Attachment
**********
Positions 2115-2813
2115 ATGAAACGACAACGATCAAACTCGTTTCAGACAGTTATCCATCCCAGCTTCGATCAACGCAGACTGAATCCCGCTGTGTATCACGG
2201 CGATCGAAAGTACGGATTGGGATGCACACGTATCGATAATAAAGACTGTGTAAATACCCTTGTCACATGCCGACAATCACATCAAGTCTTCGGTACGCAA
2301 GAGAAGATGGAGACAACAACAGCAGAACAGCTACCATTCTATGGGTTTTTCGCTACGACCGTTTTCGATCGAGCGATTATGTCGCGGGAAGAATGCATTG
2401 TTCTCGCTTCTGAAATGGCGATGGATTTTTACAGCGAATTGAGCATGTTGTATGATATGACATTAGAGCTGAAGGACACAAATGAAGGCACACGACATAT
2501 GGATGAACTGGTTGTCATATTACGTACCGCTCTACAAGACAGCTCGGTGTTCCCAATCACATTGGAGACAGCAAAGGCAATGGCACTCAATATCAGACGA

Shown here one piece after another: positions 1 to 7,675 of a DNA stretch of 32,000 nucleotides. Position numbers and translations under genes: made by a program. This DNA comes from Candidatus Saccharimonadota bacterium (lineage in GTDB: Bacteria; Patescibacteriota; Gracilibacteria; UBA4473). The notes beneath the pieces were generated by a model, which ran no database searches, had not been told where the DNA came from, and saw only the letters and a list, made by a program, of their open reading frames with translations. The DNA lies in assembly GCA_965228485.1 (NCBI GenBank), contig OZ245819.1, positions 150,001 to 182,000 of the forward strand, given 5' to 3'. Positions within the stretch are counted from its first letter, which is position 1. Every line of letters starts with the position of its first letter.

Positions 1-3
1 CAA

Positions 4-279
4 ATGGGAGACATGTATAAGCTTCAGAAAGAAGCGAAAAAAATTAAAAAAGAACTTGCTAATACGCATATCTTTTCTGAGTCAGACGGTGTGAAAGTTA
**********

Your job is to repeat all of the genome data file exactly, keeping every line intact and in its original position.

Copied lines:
Positions 2115-2813
2115 ATGAAACGACAACGATCAAACTCGTTTCAGACAGTTATCCATCCCAGCTTCGATCAACGCAGACTGAATCCCGCTGTGTATCACGG
2201 CGATCGAAAGTACGGATTGGGATGCACACGTATCGATAATAAAGACTGTGTAAATACCCTTGTCACATGCCGACAATCACATCAAGTCTTCGGTACGCAA
2301 GAGAAGATGGAGACAACAACAGCAGAACAGCTACCATTCTATGGGTTTTTCGCTACGACCGTTTTCGATCGAGCGATTATGTCGCGGGAAGAATGCATTG
2401 TTCTCGCTTCTGAAATGGCGATGGATTTTTACAGCGAATTGAGCATGTTGTATGATATGACATTAGAGCTGAAGGACACAAATGAAGGCACACGACATAT
2501 GGATGAACTGGTTGTCATATTACGTACCGCTCTACAAGACAGCTCGGTGTTCCCAATCACATTGGAGACAGCAAAGGCAATGGCACTCAATATCAGACGA

Shown here one piece after another: positions 1 to 7,675 of a DNA stretch of 32,000 nucleotides. Position numbers and translations under genes: made by a program. This DNA comes from Candidatus Saccharimonadota bacterium (lineage in GTDB: Bacteria; Patescibacteriota; Gracilibacteria; UBA4473). The notes beneath the pieces were generated by a model, which ran no database searches, had not been told where the DNA came from, and saw only the letters and a list, made by a program, of their open reading frames with translations. The DNA lies in assembly GCA_965228485.1 (NCBI GenBank), contig OZ245819.1, positions 150,001 to 182,000 of the forward strand, given 5' to 3'. Positions within the stretch are counted from its first letter, which is position 1. Every line of letters starts with the position of its first letter.

Positions 1-3
1 CAA

Positions 4-279
4 ATGGGAGACATGTATAAGCTTCAGAAAGAAGCGAAAAAAATTAAAAAAGAACTTGCTAATACGCATATCTTTTCTGAGTCAGACGGTGTGAAAGTTA